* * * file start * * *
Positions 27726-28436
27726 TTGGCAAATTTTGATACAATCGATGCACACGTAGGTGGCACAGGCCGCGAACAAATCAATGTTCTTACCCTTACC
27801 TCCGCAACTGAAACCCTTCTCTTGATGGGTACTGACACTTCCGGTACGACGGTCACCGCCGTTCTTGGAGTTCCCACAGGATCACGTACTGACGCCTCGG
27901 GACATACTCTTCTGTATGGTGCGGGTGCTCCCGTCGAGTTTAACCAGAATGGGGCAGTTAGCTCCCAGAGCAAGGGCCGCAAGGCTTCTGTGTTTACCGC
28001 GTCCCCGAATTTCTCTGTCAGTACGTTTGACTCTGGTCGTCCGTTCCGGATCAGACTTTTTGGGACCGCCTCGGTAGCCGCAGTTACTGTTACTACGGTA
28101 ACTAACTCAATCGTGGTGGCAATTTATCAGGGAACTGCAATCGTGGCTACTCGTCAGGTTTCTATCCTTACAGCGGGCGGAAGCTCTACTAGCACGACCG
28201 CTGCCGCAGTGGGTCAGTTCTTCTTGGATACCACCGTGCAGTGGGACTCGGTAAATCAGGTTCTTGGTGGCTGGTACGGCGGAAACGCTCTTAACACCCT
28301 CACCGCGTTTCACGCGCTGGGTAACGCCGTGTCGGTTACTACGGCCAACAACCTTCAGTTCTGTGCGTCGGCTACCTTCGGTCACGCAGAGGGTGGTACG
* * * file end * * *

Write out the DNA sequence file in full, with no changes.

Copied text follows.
Positions 27726-28436
27726 TTGGCAAATTTTGATACAATCGATGCACACGTAGGTGGCACAGGCCGCGAACAAATCAATGTTCTTACCCTTACC
27801 TCCGCAACTGAAACCCTTCTCTTGATGGGTACTGACACTTCCGGTACGACGGTCACCGCCGTTCTTGGAGTTCCCACAGGATCACGTACTGACGCCTCGG
27901 GACATACTCTTCTGTATGGTGCGGGTGCTCCCGTCGAGTTTAACCAGAATGGGGCAGTTAGCTCCCAGAGCAAGGGCCGCAAGGCTTCTGTGTTTACCGC
28001 GTCCCCGAATTTCTCTGTCAGTACGTTTGACTCTGGTCGTCCGTTCCGGATCAGACTTTTTGGGACCGCCTCGGTAGCCGCAGTTACTGTTACTACGGTA
28101 ACTAACTCAATCGTGGTGGCAATTTATCAGGGAACTGCAATCGTGGCTACTCGTCAGGTTTCTATCCTTACAGCGGGCGGAAGCTCTACTAGCACGACCG
28201 CTGCCGCAGTGGGTCAGTTCTTCTTGGATACCACCGTGCAGTGGGACTCGGTAAATCAGGTTCTTGGTGGCTGGTACGGCGGAAACGCTCTTAACACCCT
28301 CACCGCGTTTCACGCGCTGGGTAACGCCGTGTCGGTTACTACGGCCAACAACCTTCAGTTCTGTGCGTCGGCTACCTTCGGTCACGCAGAGGGTGGTACG